Bill DeMott Says Many FCW And Indie Veterans Had Trouble Transitioning To WWE NXT

Until the opening of the WWE Performance Center in July 2013, WWE's talent development program was not run in-house. Instead, WWE would contract a wrestling school that had its own promotion to handle the program day to day, with Danny Davis's Ohio Valley Wrestling being the most famous and Steve Keirn's Florida Championship Wrestling being the last, before it was replaced by the in-house WWE Performance Center. Recently, former Performance Center head coach Bill DeMott appeared on "Developmentally Speaking" to talk about his time as a trainer, including how the changes made to the program when it was brought in-house were a difficult adjustment for many of the talent.

"The training and the preparation was gonna change, because you have a gym ... modeled after the New York Giants football team; that's how impressive this was," DeMott explained. What we implemented was: There was new talent, there's talent that had been there, and there's talent that we needed [to be] TV-ready. 'TV-ready' meaning not just for ['NXT' tapings at] Full Sail, [but] to go up to the main roster, because it was a developmental system." DeMott noted that the move to the Performance Center, with twice as many rings as well as time allotted for more promo classes and tape study classes, allowed everyone to get more personal attention from the coaches than they had in FCW. 

"The change was amazing, and at the same time, it wasn't what the grizzled veterans of developmental were used to," he added. "Because now their schedule changed. It used to be you were there for three hours, and the other 21 hours a day were yours. Well now, there was expectations of 'Hey, your day may start at 8:00 [a.m.] and it's not gonna end until 4:00 [p.m.] I think that was a lot of the unhappiness of being paid $45,000, $55,000, $65,000 a year and going home, and now you were expected to actually be in the building and working on your craft."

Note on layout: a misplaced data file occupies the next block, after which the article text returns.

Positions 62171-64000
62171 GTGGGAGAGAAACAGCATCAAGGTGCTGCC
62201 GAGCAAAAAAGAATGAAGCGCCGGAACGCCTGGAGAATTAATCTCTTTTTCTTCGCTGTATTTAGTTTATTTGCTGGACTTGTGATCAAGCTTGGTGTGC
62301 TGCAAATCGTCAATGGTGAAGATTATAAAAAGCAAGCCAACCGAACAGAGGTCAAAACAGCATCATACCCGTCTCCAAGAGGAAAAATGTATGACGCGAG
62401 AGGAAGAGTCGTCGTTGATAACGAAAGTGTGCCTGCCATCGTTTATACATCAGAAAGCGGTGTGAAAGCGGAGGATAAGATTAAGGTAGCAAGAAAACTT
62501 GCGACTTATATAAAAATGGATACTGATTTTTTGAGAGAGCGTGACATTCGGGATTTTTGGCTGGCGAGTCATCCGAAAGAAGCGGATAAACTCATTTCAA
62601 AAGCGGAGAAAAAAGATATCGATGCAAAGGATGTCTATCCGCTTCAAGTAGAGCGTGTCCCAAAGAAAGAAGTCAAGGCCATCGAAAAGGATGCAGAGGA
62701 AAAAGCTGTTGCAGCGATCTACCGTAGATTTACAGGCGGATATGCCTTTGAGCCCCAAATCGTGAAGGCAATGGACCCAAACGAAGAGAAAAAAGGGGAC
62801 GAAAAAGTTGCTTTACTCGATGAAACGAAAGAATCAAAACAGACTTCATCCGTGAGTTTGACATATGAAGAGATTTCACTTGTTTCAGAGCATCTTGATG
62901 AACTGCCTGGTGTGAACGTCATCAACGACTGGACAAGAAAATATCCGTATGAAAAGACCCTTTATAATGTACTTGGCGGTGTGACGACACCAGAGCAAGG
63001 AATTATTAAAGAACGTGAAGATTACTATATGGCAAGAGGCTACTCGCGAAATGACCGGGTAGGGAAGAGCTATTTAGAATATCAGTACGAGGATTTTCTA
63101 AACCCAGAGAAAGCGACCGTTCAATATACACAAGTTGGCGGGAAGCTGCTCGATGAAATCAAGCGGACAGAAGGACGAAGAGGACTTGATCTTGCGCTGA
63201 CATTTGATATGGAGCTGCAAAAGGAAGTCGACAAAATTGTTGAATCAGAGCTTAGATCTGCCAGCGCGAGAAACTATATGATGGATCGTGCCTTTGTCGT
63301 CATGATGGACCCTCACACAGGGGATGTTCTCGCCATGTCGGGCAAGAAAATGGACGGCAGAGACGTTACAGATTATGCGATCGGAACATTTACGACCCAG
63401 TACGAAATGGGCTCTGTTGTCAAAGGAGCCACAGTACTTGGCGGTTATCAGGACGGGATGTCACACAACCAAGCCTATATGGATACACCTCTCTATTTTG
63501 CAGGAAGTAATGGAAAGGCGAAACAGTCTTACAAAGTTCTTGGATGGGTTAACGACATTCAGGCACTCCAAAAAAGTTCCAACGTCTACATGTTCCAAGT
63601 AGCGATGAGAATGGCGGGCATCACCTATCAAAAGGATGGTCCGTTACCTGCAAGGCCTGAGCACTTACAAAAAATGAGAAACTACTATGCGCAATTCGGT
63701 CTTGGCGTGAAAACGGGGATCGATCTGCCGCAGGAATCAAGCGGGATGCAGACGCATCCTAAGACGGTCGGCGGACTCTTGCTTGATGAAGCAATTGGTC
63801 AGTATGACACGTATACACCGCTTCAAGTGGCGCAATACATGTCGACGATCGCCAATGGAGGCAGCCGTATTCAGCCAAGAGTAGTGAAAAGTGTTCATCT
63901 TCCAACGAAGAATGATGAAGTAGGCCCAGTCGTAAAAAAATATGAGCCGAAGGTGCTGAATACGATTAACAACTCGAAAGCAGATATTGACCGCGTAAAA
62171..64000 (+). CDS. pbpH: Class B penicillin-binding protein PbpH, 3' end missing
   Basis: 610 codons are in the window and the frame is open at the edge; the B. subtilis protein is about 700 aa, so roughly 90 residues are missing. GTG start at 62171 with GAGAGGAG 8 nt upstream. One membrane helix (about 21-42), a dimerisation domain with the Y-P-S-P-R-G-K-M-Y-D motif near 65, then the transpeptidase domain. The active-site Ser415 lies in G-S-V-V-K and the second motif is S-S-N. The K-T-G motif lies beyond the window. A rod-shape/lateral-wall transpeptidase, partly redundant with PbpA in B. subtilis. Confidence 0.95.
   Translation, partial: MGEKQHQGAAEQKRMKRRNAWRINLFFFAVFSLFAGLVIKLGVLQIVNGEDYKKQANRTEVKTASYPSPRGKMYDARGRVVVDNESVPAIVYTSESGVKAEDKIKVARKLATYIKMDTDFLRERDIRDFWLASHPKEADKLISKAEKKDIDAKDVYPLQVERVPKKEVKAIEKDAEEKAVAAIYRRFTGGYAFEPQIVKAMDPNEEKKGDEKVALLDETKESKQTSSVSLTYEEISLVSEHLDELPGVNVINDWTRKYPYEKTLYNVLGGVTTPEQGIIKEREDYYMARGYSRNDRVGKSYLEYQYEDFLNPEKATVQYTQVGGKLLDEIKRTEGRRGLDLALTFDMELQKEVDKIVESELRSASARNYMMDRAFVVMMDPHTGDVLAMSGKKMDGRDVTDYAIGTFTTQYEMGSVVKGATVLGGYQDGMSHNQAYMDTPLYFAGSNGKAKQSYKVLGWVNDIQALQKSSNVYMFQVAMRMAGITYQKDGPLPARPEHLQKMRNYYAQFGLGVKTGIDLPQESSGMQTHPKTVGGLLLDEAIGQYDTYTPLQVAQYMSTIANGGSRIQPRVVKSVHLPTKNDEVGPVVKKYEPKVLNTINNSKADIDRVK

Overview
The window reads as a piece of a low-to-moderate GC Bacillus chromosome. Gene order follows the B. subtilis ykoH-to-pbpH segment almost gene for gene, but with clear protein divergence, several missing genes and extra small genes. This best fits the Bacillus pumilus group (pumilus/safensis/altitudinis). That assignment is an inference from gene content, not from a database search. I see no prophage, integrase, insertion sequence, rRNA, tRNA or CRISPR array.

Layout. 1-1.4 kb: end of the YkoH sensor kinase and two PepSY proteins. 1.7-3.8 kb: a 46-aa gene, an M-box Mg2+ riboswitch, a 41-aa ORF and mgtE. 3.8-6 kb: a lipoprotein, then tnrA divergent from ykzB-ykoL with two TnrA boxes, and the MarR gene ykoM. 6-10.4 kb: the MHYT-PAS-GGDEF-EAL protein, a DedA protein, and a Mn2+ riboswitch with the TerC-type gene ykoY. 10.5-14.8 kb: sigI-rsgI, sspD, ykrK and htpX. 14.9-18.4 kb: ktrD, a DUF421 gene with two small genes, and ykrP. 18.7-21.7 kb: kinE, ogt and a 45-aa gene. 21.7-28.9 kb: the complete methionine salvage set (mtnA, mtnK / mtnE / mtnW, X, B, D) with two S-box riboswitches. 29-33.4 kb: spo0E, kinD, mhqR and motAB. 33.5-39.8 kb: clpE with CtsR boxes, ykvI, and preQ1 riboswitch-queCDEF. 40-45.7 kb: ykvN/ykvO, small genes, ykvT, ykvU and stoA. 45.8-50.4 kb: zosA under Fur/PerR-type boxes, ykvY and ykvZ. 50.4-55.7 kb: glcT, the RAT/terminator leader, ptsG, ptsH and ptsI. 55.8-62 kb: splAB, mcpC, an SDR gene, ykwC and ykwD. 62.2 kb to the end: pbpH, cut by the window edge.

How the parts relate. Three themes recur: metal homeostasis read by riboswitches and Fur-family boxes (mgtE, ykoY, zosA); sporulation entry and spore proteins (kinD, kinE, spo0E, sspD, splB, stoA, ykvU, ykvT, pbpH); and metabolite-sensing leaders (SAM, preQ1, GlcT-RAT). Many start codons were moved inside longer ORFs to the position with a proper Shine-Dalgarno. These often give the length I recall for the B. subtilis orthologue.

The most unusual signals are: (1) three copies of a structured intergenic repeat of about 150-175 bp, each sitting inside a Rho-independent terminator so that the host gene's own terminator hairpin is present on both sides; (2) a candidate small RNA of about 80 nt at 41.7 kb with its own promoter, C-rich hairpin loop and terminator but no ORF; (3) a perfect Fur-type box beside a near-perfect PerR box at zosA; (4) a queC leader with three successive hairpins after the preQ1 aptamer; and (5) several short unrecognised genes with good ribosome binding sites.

DeMott: 'If this isn't for you, I get it.'

As DeMott explains it, at least, some developmental talent saw the changes that came with the move to the Performance Center as punishment, as a lot more was being asked of them. In some cases, the differences were pretty extreme.

"Unfortunately, there were guys and girls in the system that had been there six years and no one knew their names," he explained. "When I got to FCW, there was four people on their roster, on their attendance list, that no one had seen in a year and a half." He added that he would always ask talent if they would go to the Performance Center if they weren't being paid, and 90% said no.

"It was the long game," he continued. "And this is where it got muddy, because you had some independent guys making a great living, made a name for themselves, came into NXT or came into the Performance Center, and they want to know, 'Why do I have to do this again?' And my answer was, 'If you're happy where you are, and you're making money, you're making your schedule, you're loving life, and you're loving wrestling, this is not the place for you.' I was very honest. But if you want to be here and get the opportunity to be who you can be and who you want to be, this is the way it's done." It took a lot of one-on-one conversations with talent to convince them to stick with the system after previously having made a full-time living on the indies.

"If this isn't for you, I get it. Go have fun at what you're doing," he said. "You don't have to be here."

If you use any of the quotes in this article, please credit "Developmentally Speaking" with a h/t to Wrestling Inc. for the transcription.